How do you sell mobile device management (MDM) to small business customers running Apple iOS, Google Android and more? Service Leadership Inc.

Joe Panettieri, Former Editorial Director

June 12, 2012

3 Min Read
Mobile Device Management: How to Profit From MDM

Paul Dippell Service Leadership

How do you sell mobile device management (MDM) to small business customers running Apple iOS, Google Android and more? Service Leadership Inc. President Paul Dippell offered MDM sales guidance during LabTech Automation Nation in Orlando, Fla., today.

“It doesn’t matter where or what the device is; you need to charge for it. It’s labor,” said Dippell. “You’re managing it. And you should charge for it. I’m a little baffled by the discussion.”

Among they key points Dippell added:

  • “I think Bring Your Own Device, BYOD, is not going to last very long.”

  • “If you can layer VDI — virtual desktop infrastructure — out to any device. That sounds like BYOD nirvana. But if my job is IT support and the VDI-enabled laptop runs poorly they’re still going to call me for support.”

  • As a result, Dippell thinks the BYOD trend will collapse and end. (I respectfully disagree, especially as it relates to tablets and smartphones. But Dippell is sharp so I’ll keep his prediction in mind.)

  • “MDM is a great opportunity but set some standards and outline what you will and won’t do for a fair amount [fee].”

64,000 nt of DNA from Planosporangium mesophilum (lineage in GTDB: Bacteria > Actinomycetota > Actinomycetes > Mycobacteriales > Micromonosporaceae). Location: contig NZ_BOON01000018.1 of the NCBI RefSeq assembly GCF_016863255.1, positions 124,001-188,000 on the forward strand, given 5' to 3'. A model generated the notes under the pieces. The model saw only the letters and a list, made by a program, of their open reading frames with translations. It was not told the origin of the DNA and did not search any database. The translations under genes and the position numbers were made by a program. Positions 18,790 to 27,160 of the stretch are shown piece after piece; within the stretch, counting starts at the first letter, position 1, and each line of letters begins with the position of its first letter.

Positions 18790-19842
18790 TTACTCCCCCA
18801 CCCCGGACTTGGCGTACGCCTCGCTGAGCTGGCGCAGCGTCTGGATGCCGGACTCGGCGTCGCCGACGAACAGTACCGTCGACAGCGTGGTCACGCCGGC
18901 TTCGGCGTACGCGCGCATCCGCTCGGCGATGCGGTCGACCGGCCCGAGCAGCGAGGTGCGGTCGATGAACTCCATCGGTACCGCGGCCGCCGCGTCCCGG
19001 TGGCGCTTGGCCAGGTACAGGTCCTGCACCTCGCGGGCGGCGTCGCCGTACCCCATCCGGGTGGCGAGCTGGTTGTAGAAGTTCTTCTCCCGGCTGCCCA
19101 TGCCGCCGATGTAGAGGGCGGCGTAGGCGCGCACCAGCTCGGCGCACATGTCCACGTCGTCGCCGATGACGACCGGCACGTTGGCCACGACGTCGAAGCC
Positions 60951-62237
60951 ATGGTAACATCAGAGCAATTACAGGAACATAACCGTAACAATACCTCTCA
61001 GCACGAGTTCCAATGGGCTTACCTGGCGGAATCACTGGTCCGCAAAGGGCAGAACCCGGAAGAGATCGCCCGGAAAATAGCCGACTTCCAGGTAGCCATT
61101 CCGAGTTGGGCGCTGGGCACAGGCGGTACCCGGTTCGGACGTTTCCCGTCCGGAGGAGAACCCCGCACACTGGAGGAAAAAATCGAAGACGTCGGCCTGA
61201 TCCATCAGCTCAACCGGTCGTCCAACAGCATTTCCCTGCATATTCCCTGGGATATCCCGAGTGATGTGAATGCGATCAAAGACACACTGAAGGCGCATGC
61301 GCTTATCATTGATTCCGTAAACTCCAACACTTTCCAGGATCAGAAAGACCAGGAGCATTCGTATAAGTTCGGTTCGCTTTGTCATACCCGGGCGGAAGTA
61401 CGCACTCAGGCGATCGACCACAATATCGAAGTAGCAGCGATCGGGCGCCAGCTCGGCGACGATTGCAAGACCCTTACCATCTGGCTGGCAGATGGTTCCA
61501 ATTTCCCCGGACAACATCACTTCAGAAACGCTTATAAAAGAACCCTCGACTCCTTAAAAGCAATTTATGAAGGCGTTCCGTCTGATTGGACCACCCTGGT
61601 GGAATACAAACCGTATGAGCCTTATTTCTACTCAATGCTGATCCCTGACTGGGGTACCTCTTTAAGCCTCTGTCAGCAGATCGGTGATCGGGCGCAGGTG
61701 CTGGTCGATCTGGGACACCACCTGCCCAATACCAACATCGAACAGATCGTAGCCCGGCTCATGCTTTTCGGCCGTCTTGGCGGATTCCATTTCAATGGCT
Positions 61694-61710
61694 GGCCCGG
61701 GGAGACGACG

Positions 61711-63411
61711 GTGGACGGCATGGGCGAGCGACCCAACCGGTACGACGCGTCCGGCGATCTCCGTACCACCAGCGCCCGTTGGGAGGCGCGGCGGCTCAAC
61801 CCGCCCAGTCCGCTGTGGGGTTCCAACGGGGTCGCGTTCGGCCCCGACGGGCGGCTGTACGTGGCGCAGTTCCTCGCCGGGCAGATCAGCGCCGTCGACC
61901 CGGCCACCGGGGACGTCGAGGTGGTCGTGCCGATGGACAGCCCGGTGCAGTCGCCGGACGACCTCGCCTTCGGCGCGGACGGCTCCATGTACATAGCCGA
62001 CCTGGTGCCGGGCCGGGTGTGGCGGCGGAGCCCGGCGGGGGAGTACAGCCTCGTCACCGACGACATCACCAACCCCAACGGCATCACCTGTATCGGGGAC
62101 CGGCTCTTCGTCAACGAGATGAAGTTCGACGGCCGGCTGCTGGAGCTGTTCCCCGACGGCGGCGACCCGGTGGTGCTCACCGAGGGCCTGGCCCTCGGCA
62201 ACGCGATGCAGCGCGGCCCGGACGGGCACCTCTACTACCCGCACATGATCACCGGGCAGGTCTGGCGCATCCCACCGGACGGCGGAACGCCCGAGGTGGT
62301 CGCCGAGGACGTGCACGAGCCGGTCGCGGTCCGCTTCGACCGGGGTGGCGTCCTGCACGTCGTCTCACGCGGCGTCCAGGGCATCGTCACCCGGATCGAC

• A user with two panes of glass (say, tablet and laptop) is more than twice as expensive to support than a person with one pane of glass (say, just a laptop) because of the synchronization issues.

  • Focus on vendor management. Figure out home much time it takes to support each vendor’s products each month and determine a 55 percent margin so that you can generate a good profit.

  • The new pricing model is per user per application (no longer per server) per network device per month. That covers you as mobile device management and cloud services take off.

  • Yes, bill for each Microsoft Office 365 application (email, SharePoint, CRM, etc.) you’re supporting.

  • Figure out the cost of your escalation trees for each vendor relationship.

  • Dippell shared a spreadsheet that crunches a bunch of variables (help desk employees, inbound calls per day, daily issues, number of users, number of help desk/NOC employees, average salary of each person, and percent that involves priority support. Using those variables, Dippell helped MSPs to understand how they should be pricing their services a bit better, including MDM services.

  • Attendees were witnessing about 2.9 incidents per user per month.

  • Each help desk call averages out to about $25 in support calls per call. Times 2.9 incidents per user per month and that’s nearly $75 per user per month just in help desk support charges you should be charging. That doesn’t count the upgrades, the software, etc.  The alternative for the customer is chaos, no security and no reliability for IT.

  • If customers can’t see north of $40 per user per month let them be somebody else’s customer. They are a money-losing customer.

  • From here, in terms of MDM, determine which users have two or more panes of glass and charge accordingly. “Figure out where the labor is being spent. If you can describe it and document it you can charge for it.”

That’s all for now from Dippell’s session.

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About the Author(s)

Joe Panettieri

Former Editorial Director, Nine Lives Media, a division of Penton Media

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